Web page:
I Walked for the First Time in 14 Years

I Walked for the First Time in 14 Years

In 2008 Sheree Palmer had a spinal embolism while exercising in her living room, she hadn’t walked since. That was until she participated in our eWALK neurostimulation trial. This is her story.

Meet Sheree

I lived a busy and fulfilling life with my husband Michael and two sons (who were in primary school) before suffering a spinal embolism in 2008. As a result, I sustained a spinal cord injury (SCI) and became a paraplegic.

Before this, I worked part-time as a dental nurse and aerobics instructor and kept busy by playing tennis, doing gardening, going to the gym and ferrying my two children to all of their sporting commitments during the week and on the weekend. This all changed on that day 14 years ago.

Sheree with her family before her Spinal Embolism in 2008.

The day that it happened was a life-changing moment. There I was doing some exercises on the floor, and basically my legs just went numb. Unbeknownst to me, the embolism had lodged into my spinal cord. Little did I know that I would never be able to walk again from that day forward.

The Impact of SCI

When the doctor broke the news that I had an SCI and was now a paraplegic, I was beyond devastated and so were my family.

“I was literally walking around one day and the next day I’m in a wheelchair.”

Even though they told me that I wouldn’t walk again, it wasn’t so much in those words, but implied that I would need to learn to live a different life. It’s a confronting thing to learn that you don’t have a choice anymore of how you would like to live your life. And that the life that you were living is no longer going to be the life that you have.

Heartbreaking is the best way to describe having a spinal cord injury. It has totally and utterly changed my life and my family’s life, to the point where we had to sell our family home and move to a new home which required a lot of renovations to make it accessible for me. So, it was an absolute shock to us all and I had to learn to accept the fact that I would be confined to a wheelchair for the rest of my life.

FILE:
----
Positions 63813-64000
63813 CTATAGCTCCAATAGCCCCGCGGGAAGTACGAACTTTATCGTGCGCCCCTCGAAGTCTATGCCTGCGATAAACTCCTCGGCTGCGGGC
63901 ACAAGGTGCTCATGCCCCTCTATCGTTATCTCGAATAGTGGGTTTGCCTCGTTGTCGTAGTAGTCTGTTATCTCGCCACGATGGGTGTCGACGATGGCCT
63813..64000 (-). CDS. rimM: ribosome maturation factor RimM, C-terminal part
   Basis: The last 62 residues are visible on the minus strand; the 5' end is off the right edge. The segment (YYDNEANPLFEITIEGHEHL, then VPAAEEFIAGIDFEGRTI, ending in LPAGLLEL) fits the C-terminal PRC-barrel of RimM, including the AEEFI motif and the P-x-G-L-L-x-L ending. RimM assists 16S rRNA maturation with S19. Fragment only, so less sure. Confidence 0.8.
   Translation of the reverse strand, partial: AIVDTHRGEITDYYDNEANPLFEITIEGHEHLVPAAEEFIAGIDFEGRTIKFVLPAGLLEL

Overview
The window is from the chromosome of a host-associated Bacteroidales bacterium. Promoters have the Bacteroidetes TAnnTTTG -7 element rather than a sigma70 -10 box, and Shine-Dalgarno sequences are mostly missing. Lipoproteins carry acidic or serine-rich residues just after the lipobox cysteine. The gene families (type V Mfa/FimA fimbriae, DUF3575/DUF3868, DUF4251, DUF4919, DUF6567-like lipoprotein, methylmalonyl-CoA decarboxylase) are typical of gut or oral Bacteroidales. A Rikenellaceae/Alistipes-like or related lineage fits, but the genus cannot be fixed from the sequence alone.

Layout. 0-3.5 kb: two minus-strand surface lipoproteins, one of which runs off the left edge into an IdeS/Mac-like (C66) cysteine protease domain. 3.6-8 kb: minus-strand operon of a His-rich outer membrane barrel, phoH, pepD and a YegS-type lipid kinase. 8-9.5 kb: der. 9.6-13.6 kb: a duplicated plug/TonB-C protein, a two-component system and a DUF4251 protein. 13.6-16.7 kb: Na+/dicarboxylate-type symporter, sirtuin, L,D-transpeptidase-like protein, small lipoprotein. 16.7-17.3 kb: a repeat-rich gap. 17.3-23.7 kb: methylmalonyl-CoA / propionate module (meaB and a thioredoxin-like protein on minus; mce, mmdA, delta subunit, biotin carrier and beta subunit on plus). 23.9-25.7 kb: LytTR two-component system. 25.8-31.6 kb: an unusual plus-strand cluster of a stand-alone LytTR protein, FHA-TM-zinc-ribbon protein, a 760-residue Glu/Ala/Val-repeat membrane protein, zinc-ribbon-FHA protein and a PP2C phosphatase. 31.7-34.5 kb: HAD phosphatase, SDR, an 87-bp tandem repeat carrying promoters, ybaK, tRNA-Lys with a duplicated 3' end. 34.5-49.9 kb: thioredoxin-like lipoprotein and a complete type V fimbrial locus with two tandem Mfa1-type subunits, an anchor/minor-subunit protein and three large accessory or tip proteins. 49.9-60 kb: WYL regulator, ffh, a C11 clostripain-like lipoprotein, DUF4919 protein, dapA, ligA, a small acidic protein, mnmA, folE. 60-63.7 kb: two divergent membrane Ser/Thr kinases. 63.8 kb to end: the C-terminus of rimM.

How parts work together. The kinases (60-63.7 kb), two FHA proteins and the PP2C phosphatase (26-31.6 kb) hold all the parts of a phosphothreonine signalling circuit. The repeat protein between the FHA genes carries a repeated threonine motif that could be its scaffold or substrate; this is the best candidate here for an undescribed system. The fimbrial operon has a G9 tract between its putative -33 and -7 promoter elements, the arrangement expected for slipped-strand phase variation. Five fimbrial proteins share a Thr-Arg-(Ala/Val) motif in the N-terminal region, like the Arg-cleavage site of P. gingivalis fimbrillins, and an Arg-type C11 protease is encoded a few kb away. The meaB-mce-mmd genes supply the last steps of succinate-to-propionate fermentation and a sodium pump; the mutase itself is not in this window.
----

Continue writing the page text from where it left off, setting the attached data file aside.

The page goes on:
My eWALK Experience

eWALK was the first time I experienced the sensation of walking since my spinal embolism. The trial involved me doing 30 minutes of walking three to four times a week, harnessed on a treadmill. I received neurostimulation treatment in my sessions, which was delivered by electrodes placed on my skin.*

I had heard about neurostimulation being used for research into other disease areas like Parkinson’s Disease, but not for SCI. In my mind, neurostimulation is like waking up the pathways in your body and reminding them that you’ve got legs there to walk. So, in simplistic terms, all I needed was the power to be reconnected. That’s the way

I looked at it. Once the electrodes were connected and switched on, I think it wakes up your muscles and says, come on let’s get going!

Once I started the trial, I’d be lying in bed, and I could actually feel my muscles and quadriceps flickering. Still to this day, I can feel the transfer of weight going through my feet so it’s definitely strengthened that signal through my legs.”

Sheree on the eWALK trial.

Evaluating the Benefits: Temporary and Sustained

Prior to going on the trial, I was completely unable to walk. Fast forward 12 weeks and I progressed so much. A highlight moment for me was on the last day of the trial, where I walked the full length of the room at the gym assisted by a single crutch and callipers and moved between parallel bars.

The feeling of walking again was exhilarating but challenging at the same time. If you haven’t walked for 14 years, it’s always going to be a challenge!

The results and the promise of walking again, any step in that direction is positive and absolutely the biggest motivator of all. Sometimes I imagine myself just standing up and walking one day and I would just be so happy when that day comes. I know that there is a cure on the horizon, and if it’s not for me it will be for someone else.


*Important information: eWALK is a rigorous double blinded sham controlled clinical trial. Every volunteer receives 12 weeks of intensive exercise therapy. However, volunteers and scientists do not know whether a volunteer is receiving real or fake stimulation. This information will be available when eWALK results are finalised, which is anticipated to be in the first half of 2025.